Guernsey and Jersey breeders from across the Westcountry and beyond will be gathering in Somerset next month when the Dairy Show returns. The English Guernsey Cattle Society and Jersey Cattle Society of the UK will both be hosting their prestigious national shows at the leading sector specific event on Wednesday, October 5.
Exhibitors and visitors alike will be treated to a showcase of some of the UK’s finest Channel Island talent at the Royal Bath & West Showground in Shepton Mallet, all judged under the eyes of domestic and internationally renowned judges; Duncan Hunter and Lynden Bustard.
The Jerseys will fall under the inspection of Herefordshire-based Mr Hunter, while the Guernseys will be looking for a tap out from Devon-based Mr Bustard.
For Mr Hunter, a life in the showring encompasses experiences of being both judge and judged – the latter undertaken with his commended Haresfoot Ayrshire herd which was dispersed in 2011. Prior to this he took supreme interbreed champion at the Dairy Show in 2010 with Simply Red Pamela.
His résumé in dairy cattle spans, collectively, over 50 years: Some 30 years of experience in dairy cattle breeding and upwards of 20 years judging across the UK and overseas, taking in Finland, Sweden, Latvia, Australia, and South Africa.
One of his biggest accolades to the Jersey breed was on the Channel Island itself. “I was very honoured to be asked to judge the Jerseys at the Royal Jersey Agricultural Show in 2017,” he says. “So to be invited to judge the Jersey Cattle Society’s national show at this year’s Dairy Show is a privilege.
“I appreciate all breeds, but I particularly like the functional structure of the Jersey. They are smaller but have the ability to very efficiently convert forage into milk with high constituents, which makes for a versatile commodity.”
So what will catch his eye? “I’ll be looking for excellent functional traits and overall balance,” he explains. “She needs a well attached udder; strong attachment in the fore and high and wide in the rear. I want to see straight, free movement in locomotion. The whole cow needs to fit together well with her correctness indicative of her potential to milk well for a good number of years.”
The senior cow class is a favourite for Mr Hunter: “Because what you see is what you’ve got. She’s matured and generally proven herself – but it still all comes down to functional traits.”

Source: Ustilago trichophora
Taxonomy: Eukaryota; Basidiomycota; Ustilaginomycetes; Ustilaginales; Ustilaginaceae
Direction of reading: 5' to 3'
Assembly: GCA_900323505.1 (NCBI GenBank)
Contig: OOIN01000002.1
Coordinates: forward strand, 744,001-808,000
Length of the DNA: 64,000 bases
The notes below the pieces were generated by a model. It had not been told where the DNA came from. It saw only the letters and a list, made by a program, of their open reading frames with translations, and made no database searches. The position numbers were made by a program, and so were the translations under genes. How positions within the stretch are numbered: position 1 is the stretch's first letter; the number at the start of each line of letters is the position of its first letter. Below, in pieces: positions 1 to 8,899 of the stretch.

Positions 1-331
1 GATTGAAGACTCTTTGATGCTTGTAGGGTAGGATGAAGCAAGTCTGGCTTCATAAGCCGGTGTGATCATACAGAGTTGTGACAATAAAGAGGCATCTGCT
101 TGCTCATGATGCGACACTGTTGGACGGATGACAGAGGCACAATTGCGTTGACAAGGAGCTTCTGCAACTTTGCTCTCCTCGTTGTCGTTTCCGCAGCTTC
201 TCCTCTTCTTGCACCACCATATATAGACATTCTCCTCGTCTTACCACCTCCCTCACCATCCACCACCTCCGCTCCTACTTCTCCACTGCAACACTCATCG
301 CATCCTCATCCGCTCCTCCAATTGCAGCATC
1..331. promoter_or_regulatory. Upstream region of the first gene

Hailing from a dairying family in Ontario, Canada, Lynden Bustard is a seasoned dairy cattle judge with over 25 years under his belt. His sharp eye has seen him show and judge successfully and extensively across Canada, the US, South America, the UK, Ireland, Scandinavia, and Europe.
Leaving the family farm – and its herd of pedigree Holstein and Jersey cattle – he arrived in the UK in 1986 where he took on work preparing cattle for show. Circa 1995 he jointly started a breeding services company before becoming a classifier at Holstein UK.
The last time Guernseys were at the Bath & West Showground the breed was well represented, with Richard Norton and Polly Whetham’s Je-taime Double L Bijou 2 standing interbreed dairy champion at this year’s Royal Bath & West Show.
Mr Bustard says: “The coloured breeds are well represented in the South West so I am in no doubt that the best will be in attendance.”
So how can a class act catch his eye? “The breed gives a lot of milk with good levels of butterfat and protein. Cows need good functional udders to support their levels of production; and I will want to see them well attached with good teat placement. I’ll be looking for a correct rump, good width of chest and depth of body – and I want to see a presence in the ring.”
Mr Bustard is also looking forward to seeing old and new faces. “It’ll be a great opportunity to meet up with people I don’t often see – and it’ll be great to see some new faces too.”
Entries for all classes at the Dairy Show will be closing on Tuesday, September 20. To enter, please visit the website.